I am in Grade 4. We are in class learning and suddenly I see, in the hazy distance, what looks like animated moving dark-green trees with matching babies on their backs. They enter the unfenced school premises from various directions. Ah no! Is the white man back again to do the war thing at whose termination our elders celebrated, I wonder. These are soldiers in camouflage with green satchels on their backs and brown merciless guns in their hands. They peep through the classroom windows like disrespectful delinquent and poorly raised up adolescents. Our teacher, Mrs Ncube had taught us that such was unmannerly behaviour. They command Grades 4 to 7 to go to the igonte tree and join the parents. As we respond, I see a stark semblance of the white man's boys who in Zwelabo were known as DAs(District Army) whom we disliked during the war and never informed when guerrillas ate and slept in our village. The DAs had left a few years ago after defeat by Joshua Nkomo and ZIPRA(Zimbabwe People's Revolutionary Army), older boys had told us as we herded goats and donkeys. Now what are these soldiers doing in peaceful Zwelabo, not in war? I wondered as we silently approached the point of assembly.

In broken English, one rude and red-eyed unmannerly boy in army uniform and pointing a gun at the audience thunders, "All this above the age of forty years stood up! If it run away I shoot it!" Babamkhulu Juba, our highly revered old man and Sobhuku  of my village softly and respectfully responded in  IsiNdebele: "Thina sesibadala, asisayazi iminyaka yethu". He says this in a trembling thin voice. The boy then orders all the elders and big pupils to move to the soccer and netball pitches as their gender dictates.
Men are forced to lie on their tummies in single file along the centre-line. Those of us not yet qualifying for the bashing, at least for today, timidly remain frying on the pan of answering stupid questions on where, when and how we had seen dissidents and our parents feed them. Dissident? What is that? I wondered.

That day I witnessed what I had never seen nor heard before. The defenceless youth and the weak elders were severely beaten and humiliated as we sadly watched. We were terribly abused. The so-called heroes are strange sometimes. Why use guns against the defenceless unarmed people of Zwelabo instead of giving them a better life? Shame.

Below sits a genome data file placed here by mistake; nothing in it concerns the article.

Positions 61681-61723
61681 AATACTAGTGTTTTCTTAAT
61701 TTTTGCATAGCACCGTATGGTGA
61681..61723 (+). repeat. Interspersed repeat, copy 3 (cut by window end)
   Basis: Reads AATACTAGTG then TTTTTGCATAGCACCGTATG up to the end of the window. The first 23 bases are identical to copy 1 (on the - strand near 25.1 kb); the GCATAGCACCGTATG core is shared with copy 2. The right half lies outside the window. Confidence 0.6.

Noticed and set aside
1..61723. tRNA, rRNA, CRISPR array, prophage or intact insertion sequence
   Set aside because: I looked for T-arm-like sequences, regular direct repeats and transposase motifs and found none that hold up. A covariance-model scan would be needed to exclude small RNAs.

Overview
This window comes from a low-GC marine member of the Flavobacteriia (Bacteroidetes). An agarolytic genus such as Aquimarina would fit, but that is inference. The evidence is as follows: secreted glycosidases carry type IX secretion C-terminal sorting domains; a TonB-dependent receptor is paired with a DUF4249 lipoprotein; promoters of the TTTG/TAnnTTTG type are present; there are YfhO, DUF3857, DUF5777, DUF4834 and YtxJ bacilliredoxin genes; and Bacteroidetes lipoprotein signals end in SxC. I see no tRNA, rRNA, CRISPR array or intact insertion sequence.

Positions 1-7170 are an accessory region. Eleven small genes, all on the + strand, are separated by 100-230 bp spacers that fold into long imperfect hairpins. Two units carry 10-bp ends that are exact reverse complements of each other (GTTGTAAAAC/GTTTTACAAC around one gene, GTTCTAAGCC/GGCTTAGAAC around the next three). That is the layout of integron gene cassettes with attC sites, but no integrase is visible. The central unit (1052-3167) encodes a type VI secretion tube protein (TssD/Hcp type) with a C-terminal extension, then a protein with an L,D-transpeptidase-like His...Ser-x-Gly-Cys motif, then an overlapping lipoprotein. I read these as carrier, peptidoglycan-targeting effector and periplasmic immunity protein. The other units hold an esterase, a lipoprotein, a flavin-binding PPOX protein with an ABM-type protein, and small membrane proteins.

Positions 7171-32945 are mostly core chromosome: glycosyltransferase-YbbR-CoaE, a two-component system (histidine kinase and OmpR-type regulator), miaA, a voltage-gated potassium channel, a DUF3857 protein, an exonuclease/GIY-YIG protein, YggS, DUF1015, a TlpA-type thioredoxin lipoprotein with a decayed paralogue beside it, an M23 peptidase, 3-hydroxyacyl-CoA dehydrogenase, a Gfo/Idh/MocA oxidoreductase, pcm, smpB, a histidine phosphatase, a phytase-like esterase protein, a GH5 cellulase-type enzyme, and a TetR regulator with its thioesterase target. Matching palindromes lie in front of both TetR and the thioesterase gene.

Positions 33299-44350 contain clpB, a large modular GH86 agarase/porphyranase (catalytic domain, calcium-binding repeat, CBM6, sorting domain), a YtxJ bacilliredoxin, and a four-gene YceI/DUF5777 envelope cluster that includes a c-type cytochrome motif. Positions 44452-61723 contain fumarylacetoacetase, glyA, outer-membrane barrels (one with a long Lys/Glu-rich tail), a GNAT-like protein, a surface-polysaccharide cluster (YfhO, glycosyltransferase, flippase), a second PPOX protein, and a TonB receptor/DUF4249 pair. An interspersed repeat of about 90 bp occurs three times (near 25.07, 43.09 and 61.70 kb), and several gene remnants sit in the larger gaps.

In our fights as herd boys the rule was simple. Put away your knobkerries and never pick any instrument to hit your adversary. Your bare, fisted hands are your fairest balanced weapons. It seemed to be different in other lands. Trick your perceived enemy to disarm and then butcher him and win the medal of shame!

One soldier was thumping them with a log while the other with the thick end of his gunstock. Two sets of them alternated battering them in opposite directions, over and over again. Suddenly, one old female teacher is singled out by one overzealous soldier to be shot dead. This is to serve as a practical example that the whole scenario is not goose play.  Our elders are correct to observe that sometimes even the devil's first born son can be a peacemaker. As the gun corks to vomit its deadly components, one accomplice says no! Her precious life is spared. She breathes yet another day. The grieving  spectators and the victim heave sighs of relief. At the end of the day's movie show, the school environment smells of fart, human excrement, armpits, meat, blood, pain and death. Peacetime violence!

We are unceremoniously plucking the supposedly nutritive and life-giving fruits of our independent Zimbabwe. Tears, guns, urine, rape, chronic pain, poverty and mass slaughter.

And many years later, when the antagonist dies, I weep red tears, bloody red tears of excruciating pain! The murderer is found on the crime scene with his red hands but is not arrested. Just like that.


Those who can, let them hear.


Nhlanhla Moses Ncube writes in his capacity as a rural-based gukurahundi victim.

nhlanhlamoses@gmail.com

Source - Nhlanhla Moses